Comedians + Comic Books = Remarkably Unfunny
Superheroes are synonymous with comic books, but when their popularity is on the wane publishers turn to other measures. There are funny comics, and there are attempts to make otherwise serious books humorous, (an approach that seldom, if ever, works). It makes sense that a publisher like DC comics might have turned to two legendary funnymen to try and inject their pulpy hilarity into 15 cent comic books.
From 1950-68 DC Comics devoted an entire series to the
adventures of Bob Hope. A popular star at the time, each comic depicts comedic mishaps and adventures similar to his feature films. He's surrounded by dishy beauties, and has the habit of calling all the babes "doll" (which is equally annoying in comics as it is in real life).
I gave him a chance, but even in this format * SPOILER ALERT * Bob Hope just isn't that funny. The humor seems intended for children, but Hope's girl-crazy antics are a little too racy for tikes. Even after having read the book, I can't figure out what audience DC was intending to reach. All I can say about the experience is that just because a celebrity has a face that's easy to caricature, that doesn't make for a good comic.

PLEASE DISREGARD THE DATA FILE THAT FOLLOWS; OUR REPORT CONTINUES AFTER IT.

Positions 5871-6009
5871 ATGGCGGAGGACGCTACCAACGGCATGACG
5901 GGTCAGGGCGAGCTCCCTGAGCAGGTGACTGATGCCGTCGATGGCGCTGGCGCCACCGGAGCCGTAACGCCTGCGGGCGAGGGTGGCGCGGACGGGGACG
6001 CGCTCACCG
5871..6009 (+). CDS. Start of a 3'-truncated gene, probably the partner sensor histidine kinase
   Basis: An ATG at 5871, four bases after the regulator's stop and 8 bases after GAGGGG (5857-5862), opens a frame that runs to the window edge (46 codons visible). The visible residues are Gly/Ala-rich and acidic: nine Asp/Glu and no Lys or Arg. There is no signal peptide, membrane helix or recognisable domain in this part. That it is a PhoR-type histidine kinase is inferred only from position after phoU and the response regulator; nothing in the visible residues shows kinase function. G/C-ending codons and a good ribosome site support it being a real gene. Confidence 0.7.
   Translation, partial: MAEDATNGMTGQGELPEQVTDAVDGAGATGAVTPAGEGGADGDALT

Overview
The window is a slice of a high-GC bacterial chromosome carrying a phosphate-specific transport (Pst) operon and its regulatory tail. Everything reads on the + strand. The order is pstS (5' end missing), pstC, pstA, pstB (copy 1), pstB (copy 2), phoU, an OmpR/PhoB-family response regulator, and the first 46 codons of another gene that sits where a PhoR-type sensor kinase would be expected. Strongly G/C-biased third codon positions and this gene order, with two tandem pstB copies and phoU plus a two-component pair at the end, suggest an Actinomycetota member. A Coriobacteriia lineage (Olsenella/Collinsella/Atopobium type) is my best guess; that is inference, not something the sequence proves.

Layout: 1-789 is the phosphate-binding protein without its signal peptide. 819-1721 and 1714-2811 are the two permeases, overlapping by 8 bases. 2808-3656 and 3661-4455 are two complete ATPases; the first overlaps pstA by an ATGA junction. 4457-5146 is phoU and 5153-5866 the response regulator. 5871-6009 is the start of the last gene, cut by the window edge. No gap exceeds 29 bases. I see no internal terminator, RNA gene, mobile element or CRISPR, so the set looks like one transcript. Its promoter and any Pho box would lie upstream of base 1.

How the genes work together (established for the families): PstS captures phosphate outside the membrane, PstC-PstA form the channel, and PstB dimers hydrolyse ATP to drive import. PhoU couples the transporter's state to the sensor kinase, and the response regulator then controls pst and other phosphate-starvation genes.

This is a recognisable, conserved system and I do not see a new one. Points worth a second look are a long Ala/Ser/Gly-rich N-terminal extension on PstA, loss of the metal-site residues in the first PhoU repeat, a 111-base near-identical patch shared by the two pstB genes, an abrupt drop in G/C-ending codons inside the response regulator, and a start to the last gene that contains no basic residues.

DC tried it again in a couple early 1970's issues of "Superman's Pal Jimmy Olsen". This comic series brandishes a two pronged pincer - Don Rickles in a dual role! In a trippier plot than Bob Hope could handle, Don appears as himself as well as a costumed alter-ego called Goody Rickles.
Superman does eventually show up, but all in all it's a big mess. There's no sign of Rickles' famous brand of insult comedy. Why do a comic book starring Mr. Warmth (Frank Sinatra's nickname for Don), if he only appears as a neutered version of himself?
The Hope comic makes some tiny bit of sense, but the elaborate Rickles cameo with Superman is just odd. It's hard to believe that including Hollywood stars could do all that much to increase sales of comics. On top of that, the presence of real-world celebrities compromises the elaborate universe that comic books work so hard to construct. I don't think that Superman sales soared because the world was just waiting for Rickles to don cape and boots.
As our modern Hollywood continues to plunder the long rich history of comics for more blockbuster ideas, let's hope that neither of these crummy comics become big-budget feature film epics. Wasn't a hundred years of Bob Hope enough?